In the face of widespread teen vaping locally and nationwide, two West Hartford students have produced videos to promote the idea that it’s unsafe and not cool.
“No one smokes cigarettes at my age, but I know kids in all the grades who vape,” said Eleanor Farquhar, an eighth-grader at Bristol Middle School.
Farquhar’s 41-second video was one of two award-winners in the town’s recent Escape The Vape public service announcement competition. “Vaping isn’t cool” was the theme of her video, which can be seen youtu.be/7KViyXqPkVg.
At Conard High School, 10th-grader Miles Moynihan produced the other award-winner, “What’s in Your Vape?” posted at youtu.be/lDOJ0Hzmc4s.
Like their counterparts around the country, West Hartford educators and youth advocates have been working to reduce vaping’s widespread popularity among middle school and high school students.
Although there are no reliable recent statistics locally, the Centers for Disease Control and Prevention reports that vaping by youth remained prevalent in 2021. About 2 million middle and high school students reported they’d used e-cigarettes in 2021, the agency announced in March in its annual National Youth Tobacco Survey.
The state public health department’s most recent data indicates about 27% of Connecticut high school students have tried vaping at least once, compared to just 15% who’ve tried conventional cigarettes.
The agency said more than half of high school students who tried e-cigarettes used the devices for substances other than nicotine, such as marijuana, hash oil or THC. Connecticut’s public health advocates warn that mood disorders, addiction, memory and cognitive deficits, and loss of impulse control are among the long-term effects of vaping.
Kelly Waterhouse, a town social worker and liaison to the local Juvenile Review Board, said West Hartford youth are vaping at alarming rates and contributing to school disruptions.
West Hartford, which has sponsored student roundtables and community conferences about the risks of vaping, this winter held a contest to get students producing videos targeted toward other students.
The town’s social services department, the West Hartford Prevention Partnership and West Hartford Community Interactive collaborated on the contest.
Students who competed got to attend virtual video training with West Hartford Community Interactive’s Executive Director Jennifer Evans, Director/Editor Nild Sansone, West Hartford social worker Kelly Waterhouse and Yale researcher Tricia Dahl, who has worked on research projects about e-cigarettes and adolescent substance abuse.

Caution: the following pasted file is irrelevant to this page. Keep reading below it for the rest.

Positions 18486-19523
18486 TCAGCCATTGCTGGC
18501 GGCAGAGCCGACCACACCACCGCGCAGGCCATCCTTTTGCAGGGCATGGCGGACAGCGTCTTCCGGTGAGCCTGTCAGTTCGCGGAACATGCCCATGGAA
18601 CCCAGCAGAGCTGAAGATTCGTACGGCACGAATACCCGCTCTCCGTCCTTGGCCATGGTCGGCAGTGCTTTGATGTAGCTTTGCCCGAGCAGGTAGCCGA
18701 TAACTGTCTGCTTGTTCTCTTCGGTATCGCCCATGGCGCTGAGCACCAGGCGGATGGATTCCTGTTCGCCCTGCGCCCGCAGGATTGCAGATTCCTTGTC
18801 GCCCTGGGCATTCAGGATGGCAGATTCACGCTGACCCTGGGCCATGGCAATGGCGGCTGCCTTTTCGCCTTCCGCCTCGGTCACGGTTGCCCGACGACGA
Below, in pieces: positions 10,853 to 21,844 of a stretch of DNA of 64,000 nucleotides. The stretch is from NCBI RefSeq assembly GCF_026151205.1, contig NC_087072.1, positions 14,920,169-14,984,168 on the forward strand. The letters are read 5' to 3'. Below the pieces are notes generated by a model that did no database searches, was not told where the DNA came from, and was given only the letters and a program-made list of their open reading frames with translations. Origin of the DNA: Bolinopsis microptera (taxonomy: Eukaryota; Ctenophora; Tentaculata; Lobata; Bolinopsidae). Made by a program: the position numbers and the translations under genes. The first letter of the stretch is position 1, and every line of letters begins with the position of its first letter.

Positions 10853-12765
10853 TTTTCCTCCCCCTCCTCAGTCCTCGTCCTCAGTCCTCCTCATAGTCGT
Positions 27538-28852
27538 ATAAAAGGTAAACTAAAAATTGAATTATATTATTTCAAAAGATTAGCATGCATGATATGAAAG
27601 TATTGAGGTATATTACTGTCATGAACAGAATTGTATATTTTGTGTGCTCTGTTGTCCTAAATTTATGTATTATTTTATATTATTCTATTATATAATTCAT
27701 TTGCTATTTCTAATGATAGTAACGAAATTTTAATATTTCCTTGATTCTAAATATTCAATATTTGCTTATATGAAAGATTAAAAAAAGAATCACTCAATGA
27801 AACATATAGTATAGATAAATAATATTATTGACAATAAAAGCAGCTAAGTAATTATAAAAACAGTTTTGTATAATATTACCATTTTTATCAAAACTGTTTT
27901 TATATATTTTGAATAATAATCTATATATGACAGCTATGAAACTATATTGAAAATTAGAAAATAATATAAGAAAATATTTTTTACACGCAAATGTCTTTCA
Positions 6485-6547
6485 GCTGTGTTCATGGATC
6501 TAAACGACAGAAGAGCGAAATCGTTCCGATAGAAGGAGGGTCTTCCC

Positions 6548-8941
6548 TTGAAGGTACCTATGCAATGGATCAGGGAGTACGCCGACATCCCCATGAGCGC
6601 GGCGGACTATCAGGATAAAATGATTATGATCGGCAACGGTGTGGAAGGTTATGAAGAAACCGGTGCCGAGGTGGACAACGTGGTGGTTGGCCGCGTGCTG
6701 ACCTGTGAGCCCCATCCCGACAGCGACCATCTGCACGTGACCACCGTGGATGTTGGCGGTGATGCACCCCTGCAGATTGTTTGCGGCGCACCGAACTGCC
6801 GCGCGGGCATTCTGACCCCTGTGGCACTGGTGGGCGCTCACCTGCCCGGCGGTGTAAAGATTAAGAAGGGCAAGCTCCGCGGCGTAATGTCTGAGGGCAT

Moynihan focused his video on the various toxins that can be found in a vape. In a statement, he said “Kids at my own school vape, and I wanted to learn more and send a message about how it affects young people.”
Farquhar’s video confronts perhaps the most common reason that young people cite when they start vaping: It looks cool.
“Among students who had ever used e-cigarettes, peer use and curiosity were the most cited reasons for first trying e-cigarettes in 2021,” the CDC reported this spring.
“Vaping isn’t cool — unless you think breathing in deadly chemicals is cool,” a narrator’s voice says on Farquhar’s video as images of weed killer and formaldehyde cross the screen. “Vaping isn’t cool unless you think coughing up blood, coronary artery disease or a collapsed lung are cool.”
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Farquhar, 13, said this week that at her school, the risks of vaping have been in the curriculum since at least sixth grade. She said vaping appears to become more common around eighth grade.
“I see it outside sports games mostly,” she said. “People who don’t vape are put in an awkward situation — the person who is vaping has the sense they’re better because they’re doing this thing we’re not supposed to do.
“It’s the Pandora’s Box — they hear ‘don’t open it’ and they want to open it. They think ‘I’m cool, I’m better than you,’ so if you’re not doing it you’re put in a weird situation,” she said. “It’s hard to speak up.”
Farquhar’s video points out that research has concluded vaping reduces a pleasure-producing chemical in the brain, so ultimately undercuts the effect that many users are seeking.
“Some kids at my age are having a mental health crisis, they’re turning to vaping as a coping mechanism — but it’s a wrong coping mechanism,” she said. “Vaping lowers dopamine.
The CDC emphasizes that vaping has been linked to depression, and reported this spring that about 65% of all high school students who use any tobacco products are “seriously thinking” about quitting.
“Among students who currently used e-cigarettes, the most cited reasons for use were feelings of anxiety, stress, or depression and the ‘high or buzz’ associated with nicotine,” the CDC reported in its annual survey.